Hi. I’ve just read this message for the first time. He’s 15 now and been discharged from hospital as nothing more can be done for him there. He’s still wetting so have asked to be seen by the enurisis nurses again. They did mention the debris in his bladder could have been from a previous unknown infection of some sort. I will definitely look into this mattress you mention. Hope your son is doing better? Thanks.
Lau Lau, you may want to consider getting a sleep specialist to see him and do a sleep study on him. His problem may be because his sleep patterns are abnormal. I've read of one teen who had a similar problem and was actually unusually difficult compared to most teens to wake him up. The study showed that he was going through only 1 cycle of sleep rather than several (roughly 90 minute cycles) and going into deep sleep for most of the night. The study involves sleeping in the hospital hooked up to an EEG machine to monitor his brain wave patterns. There is absolutely no danger, or discomfort with this test.
Hi there’re I have a 13 year old son and he’s very rarely had a dry night he used to suffer in the days also but doesn’t anymore he is on desmomelts 2 a night and still wets! It seems when we take a break for a week or so from then and start again he will have a few random dry nights but bam right back too none again! We’ve tried alarms also and doesn’t even flinch just sleeps even if he has wet he doesn’t even notice ! Sometyms he will get up in the morning for school and not even notice he’s done it !! It’s so upsetting for him can’t sleep out finds it stressful going on camp wearing kinda pull ups or being woken up by a teacher every 45 mins , this also effects his daily life in school as his sleep is broken where I wake him to go to the loo and have been told to wake him properly so he knows he’s going to the toilet?? It’s costing a fortune and driving me and my poor lad insane it’s so upsetting for him ! If anyone had any tips or help I would be so grateful ....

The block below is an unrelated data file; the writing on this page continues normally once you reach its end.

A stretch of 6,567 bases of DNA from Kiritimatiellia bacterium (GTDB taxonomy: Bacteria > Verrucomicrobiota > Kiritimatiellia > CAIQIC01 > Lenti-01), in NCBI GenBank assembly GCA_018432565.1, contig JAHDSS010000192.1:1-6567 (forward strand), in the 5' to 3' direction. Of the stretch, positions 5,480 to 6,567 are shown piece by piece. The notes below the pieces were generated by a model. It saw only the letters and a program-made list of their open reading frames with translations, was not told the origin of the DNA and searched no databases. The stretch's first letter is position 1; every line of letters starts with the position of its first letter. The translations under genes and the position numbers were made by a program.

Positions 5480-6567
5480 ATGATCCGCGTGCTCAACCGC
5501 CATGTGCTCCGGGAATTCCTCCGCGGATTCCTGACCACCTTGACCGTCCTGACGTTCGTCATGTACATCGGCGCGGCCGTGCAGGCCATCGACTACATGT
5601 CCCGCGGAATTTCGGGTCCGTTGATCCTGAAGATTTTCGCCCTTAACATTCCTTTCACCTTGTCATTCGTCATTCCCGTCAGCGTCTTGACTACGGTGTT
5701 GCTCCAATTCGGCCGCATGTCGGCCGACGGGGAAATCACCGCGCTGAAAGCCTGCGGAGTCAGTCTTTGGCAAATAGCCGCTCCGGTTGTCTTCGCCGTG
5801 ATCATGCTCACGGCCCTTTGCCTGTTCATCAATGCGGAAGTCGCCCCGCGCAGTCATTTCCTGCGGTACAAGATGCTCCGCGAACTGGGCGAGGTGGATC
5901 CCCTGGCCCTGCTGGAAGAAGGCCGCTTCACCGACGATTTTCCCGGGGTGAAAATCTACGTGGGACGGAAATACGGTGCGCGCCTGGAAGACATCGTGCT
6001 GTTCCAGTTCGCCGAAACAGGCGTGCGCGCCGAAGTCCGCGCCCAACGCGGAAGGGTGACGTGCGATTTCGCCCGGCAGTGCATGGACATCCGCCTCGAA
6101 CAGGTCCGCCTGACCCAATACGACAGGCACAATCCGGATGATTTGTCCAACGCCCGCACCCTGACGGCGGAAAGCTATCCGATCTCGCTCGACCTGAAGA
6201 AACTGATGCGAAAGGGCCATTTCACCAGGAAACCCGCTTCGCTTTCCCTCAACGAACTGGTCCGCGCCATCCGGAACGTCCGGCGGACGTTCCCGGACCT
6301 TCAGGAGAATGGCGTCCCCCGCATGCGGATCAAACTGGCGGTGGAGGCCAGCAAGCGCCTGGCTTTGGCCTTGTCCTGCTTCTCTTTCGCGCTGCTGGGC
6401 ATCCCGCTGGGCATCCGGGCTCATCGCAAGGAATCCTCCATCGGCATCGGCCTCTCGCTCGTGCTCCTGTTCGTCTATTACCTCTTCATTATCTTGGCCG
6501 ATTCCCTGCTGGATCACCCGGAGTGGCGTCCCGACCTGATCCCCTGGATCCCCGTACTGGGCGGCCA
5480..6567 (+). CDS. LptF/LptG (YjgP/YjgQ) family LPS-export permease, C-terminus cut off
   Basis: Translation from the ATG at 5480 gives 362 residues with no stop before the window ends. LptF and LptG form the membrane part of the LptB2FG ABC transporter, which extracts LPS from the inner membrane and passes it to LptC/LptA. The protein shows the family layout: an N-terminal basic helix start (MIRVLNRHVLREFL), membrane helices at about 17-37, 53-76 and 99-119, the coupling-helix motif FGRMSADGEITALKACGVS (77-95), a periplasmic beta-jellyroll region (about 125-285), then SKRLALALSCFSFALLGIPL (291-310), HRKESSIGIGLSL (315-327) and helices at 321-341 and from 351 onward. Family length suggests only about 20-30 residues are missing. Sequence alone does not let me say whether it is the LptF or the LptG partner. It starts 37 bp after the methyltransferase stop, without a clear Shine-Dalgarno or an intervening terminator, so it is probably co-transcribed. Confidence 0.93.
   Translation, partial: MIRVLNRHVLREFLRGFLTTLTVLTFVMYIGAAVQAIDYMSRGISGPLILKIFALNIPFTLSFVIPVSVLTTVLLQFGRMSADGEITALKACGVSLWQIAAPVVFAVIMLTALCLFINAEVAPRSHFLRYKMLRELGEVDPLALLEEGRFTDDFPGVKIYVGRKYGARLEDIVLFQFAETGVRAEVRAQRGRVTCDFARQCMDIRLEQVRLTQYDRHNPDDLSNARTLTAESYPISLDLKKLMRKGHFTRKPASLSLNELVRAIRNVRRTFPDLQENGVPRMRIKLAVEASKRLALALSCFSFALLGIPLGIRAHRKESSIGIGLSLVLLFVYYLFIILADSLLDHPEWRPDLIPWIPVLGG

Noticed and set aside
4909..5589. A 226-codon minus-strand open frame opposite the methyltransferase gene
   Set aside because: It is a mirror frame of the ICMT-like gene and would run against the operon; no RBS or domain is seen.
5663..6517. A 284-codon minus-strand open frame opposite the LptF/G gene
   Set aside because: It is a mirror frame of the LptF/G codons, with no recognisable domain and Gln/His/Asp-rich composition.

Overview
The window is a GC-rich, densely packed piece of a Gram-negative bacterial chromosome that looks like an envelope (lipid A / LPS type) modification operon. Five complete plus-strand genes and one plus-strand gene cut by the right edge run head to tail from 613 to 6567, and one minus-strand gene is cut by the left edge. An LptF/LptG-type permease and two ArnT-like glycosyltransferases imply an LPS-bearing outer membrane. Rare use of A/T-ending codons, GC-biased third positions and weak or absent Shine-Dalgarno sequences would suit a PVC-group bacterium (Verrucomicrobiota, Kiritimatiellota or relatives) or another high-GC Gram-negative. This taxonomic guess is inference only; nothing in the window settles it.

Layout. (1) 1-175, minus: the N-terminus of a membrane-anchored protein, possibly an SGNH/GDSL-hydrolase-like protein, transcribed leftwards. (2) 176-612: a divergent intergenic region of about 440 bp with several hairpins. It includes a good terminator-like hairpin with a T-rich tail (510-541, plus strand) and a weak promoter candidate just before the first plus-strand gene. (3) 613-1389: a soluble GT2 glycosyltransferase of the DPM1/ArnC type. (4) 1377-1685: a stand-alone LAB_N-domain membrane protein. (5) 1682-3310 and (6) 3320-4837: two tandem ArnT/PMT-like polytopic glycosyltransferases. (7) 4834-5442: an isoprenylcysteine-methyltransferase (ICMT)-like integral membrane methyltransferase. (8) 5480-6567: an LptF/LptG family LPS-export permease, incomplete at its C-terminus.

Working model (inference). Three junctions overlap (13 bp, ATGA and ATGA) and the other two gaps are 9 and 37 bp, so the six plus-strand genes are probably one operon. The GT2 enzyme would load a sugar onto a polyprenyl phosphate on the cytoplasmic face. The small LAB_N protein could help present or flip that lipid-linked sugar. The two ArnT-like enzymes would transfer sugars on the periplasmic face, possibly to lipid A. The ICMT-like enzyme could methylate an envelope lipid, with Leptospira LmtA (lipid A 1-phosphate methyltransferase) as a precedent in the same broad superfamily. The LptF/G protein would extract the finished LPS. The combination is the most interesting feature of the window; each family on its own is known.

Sounds exactly like my boy although he is on the highest dose of desmomelts so not sure if he can take 2 of those at a time. It is very costly woth bed pads, replacing mattresses and clothes and using more gas and electricity to get them washed and dried. My son also wakes not knowing he has wet. He is 16 in 4 weeks time! Have you heard of the “family fund” it is a charity that gives grants for things like tulles dryers etc if your child has a diagnosis. So if he has been diagnosed and you have the letter to prove they will help with paying for a water proof mattress which I got this year. DLA does not class enurisis as a disability which I think is a real shame as it has a massive impact on the child and family both financially and mentally. There is no cure which worry’s me as he enters adult hood. Good luck xx
Hi lau. Well that's really encouraging. Had it improved to this level when they discharged you from the hospital, or did they just cut you loose because they were out of ideas? After being discharged did you try anything again (I don't know - like alarms for example), or take any planned course of action. Sorry to quiz you.
Nope! They said nothing more can do and said go back to enurisis nurses! And they just tell you to go back to basics. Gave an alarm but it’s just vibrating and he sleeps so deep and moves so much it didn’t work for him. We have tried everything going. He has stopped his meds now for a bit and it does seem to have stayed the same which is good. Someone did mention to me about seeing a chiropractor to check his spine as nerves etc could play a part in it also. I’m going to see how he goes this year.